Okay, When Christians quote John 15.13:

    Greater love hath no man than this, that a man lay down his life for his friends.

    surely they include in their understanding of that verse, those who throw their bodies on top of grenades to protect their comrades — which would seem in its own way to parallel the teaching of the Jataka Tale.

    **

    Likewise, when Muslims quote the hadith from Sahih Bukhari, Volume 4, Book 52, Number 53, in which the Prophet says:

    Narrated Anas bin Malik:

    The Prophet said, “Nobody who dies and finds good from Allah (in the Hereafter) would wish to come back to this world even if he were given the whole world and whatever is in it, except the martyr who, on seeing the superiority of martyrdom, would like to come back to the world and get killed again (in Allah’s Cause).”

    and from Sahih Muslim, Chapter 28, Book 020, Number 4626:

    It has been narrated on the authority of Abu Huraira that the Messenger of Allah (may peace upon him) said:

    [ … ] By the Being in Whose Hand is Muhammad’s life, if it were not to be too hard upon the Muslims. I would not lag behind any expedition which is going to fight in the cause of Allah. But I do not have abundant means to provide them (the Mujahids) with riding beasts, nor have they (i.e. all of them) abundant means (to provide themselves with all the means of Jihad) so that they could he left behind. By the Being in Whose Hand is Muhammad’s life, I love to fight in the way of Allah and be killed, to fight and again be killed and to fight again and be killed.

    — how close are we to Nathan Hale:

    I only regret that I have but one life to lose for my country

    — and behind that, to Joseph Addison:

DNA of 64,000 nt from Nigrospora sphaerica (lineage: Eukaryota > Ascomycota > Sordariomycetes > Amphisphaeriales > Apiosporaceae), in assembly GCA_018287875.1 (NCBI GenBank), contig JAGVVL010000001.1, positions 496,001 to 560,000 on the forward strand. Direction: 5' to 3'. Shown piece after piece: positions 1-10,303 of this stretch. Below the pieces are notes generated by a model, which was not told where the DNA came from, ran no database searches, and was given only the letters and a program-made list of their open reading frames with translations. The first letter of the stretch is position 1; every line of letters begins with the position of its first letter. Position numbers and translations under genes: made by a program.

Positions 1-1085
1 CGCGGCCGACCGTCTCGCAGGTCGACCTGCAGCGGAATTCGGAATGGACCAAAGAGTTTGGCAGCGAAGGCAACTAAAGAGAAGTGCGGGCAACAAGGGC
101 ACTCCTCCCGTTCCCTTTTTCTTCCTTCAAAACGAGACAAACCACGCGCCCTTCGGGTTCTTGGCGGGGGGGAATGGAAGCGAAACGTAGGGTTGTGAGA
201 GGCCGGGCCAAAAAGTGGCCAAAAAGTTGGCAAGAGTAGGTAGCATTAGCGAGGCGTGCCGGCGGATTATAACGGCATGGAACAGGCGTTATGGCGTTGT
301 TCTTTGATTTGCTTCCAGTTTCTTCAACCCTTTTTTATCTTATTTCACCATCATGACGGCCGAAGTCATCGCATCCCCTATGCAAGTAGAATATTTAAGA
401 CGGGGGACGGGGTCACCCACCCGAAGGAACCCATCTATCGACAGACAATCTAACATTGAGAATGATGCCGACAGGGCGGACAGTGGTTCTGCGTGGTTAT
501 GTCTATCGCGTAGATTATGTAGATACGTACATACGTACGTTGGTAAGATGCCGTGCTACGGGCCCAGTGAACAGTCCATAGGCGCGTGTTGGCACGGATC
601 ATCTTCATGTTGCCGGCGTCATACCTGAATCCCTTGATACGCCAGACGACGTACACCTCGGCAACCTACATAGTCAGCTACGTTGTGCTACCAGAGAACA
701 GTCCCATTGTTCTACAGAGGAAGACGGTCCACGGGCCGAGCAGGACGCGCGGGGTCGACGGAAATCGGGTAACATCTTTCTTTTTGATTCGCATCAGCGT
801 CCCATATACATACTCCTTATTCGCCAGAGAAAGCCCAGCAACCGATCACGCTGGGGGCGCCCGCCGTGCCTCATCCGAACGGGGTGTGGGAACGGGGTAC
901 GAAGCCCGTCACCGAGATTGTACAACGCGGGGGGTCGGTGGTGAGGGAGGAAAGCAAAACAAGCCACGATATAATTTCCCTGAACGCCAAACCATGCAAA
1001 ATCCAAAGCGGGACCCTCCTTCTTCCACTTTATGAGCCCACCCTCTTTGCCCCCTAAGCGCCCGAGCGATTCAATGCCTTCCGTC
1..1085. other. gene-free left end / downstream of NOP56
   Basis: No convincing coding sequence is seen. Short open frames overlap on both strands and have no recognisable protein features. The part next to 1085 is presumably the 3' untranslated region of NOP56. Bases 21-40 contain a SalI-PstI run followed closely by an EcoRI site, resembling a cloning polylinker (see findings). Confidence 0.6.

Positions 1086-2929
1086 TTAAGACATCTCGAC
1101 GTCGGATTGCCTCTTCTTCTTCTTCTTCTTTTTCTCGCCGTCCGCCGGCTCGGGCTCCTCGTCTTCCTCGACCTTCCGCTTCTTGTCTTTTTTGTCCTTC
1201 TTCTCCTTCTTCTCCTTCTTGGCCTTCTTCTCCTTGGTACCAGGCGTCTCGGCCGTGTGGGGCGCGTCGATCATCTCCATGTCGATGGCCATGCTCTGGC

What a pity it is
    That we can die but once to serve our country.

    — that’s from Addison’s now obscure play, Cato, a Tragedy, Act IV, Scene 4

    **

    Of course, the way to stop self-immolations in Tibet is simple — put up a notice:

    See also New document sheds light on China’s campaign against self-immolations in Tibet

    Oklahoma and the various believers

    Thursday, January 9th, 2014

    [ by Charles Cameron — puzzled, amused, and a little pained by these goings on ]
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    There’s a new-ish monument of the Ten Commandments at the Oklahoma state capitol, and now some Satanists want to erect a statue of their deity, and Oklahoman Hindus are chiming in with their own proposal…

    Okay, as far as I’m personally concerned, Satan (above, upper panel) can get behind me — far behind, not right behind, preferably — while I’m happy to have a small statue of a Hindu deity above my desk — although in my case it’s Ganesh rather than Hanuman (above, lower panel), since Ganesh is the patron of writers. But that’s my personal take.

    Oklahoma, however…

    Let me put it this way. I suspect the Satanists are mostly drawn by the thrill of doing something the French have a handy phrase for: épater le bourgeois — literally shock the bourgeois, or more colloquially, blow their tiny minds

    To be honest with you, I think that’s not a bad motto for poets and artists in their teens and twenties, Rimbaud, even Baudelaire… but being shocking at my age, even if you’re a poet, gets frankly tedious, and trying to build or conserve a civiliation on that basis — more than a little ridiculous.

    Those who have a devotion to Hanuman, on the other hand, are simply members of one world culture among many in this grand American experiment.

    So let me put it this way: putting up a monument that proclaims “Thou shalt have no other Gods before me” — in a nation proudly founded on the principle of freedom of religion — really does offer the épateurs a hyper-juicy opportunity to do some blowing of minds — though just whose minds are “tiny” here is not a discussion I choose to enter.

    And Hanuman, Lord Rama‘s friend? Well, if there’s a freedom of religion issue, all parties have a right to their beliefs…

    **

    One of the reasons some religions ban religious imagery is because so many of us mistake the image for the deity it’s supposed to represent. And contrariwise, one of the reasons some religions treasure their religious imagery is because so many of us are reminded of the deity it represents. So you’ll often find both iconoclasts and iconodules, puritans and poets, the via negativa and the via positiva — the great cathedrals and the dissolution of the monasteries, the Bamiyan Buddhas and the Taliban.

    Laws have a difficult time coming to terms with paradoxes of this nature.

    What’s needed is greater human understanding and consideration. As in the Two Commandment (abridged) version found in Matthew 22. 27-29.

    But please don’t make a monument out of that…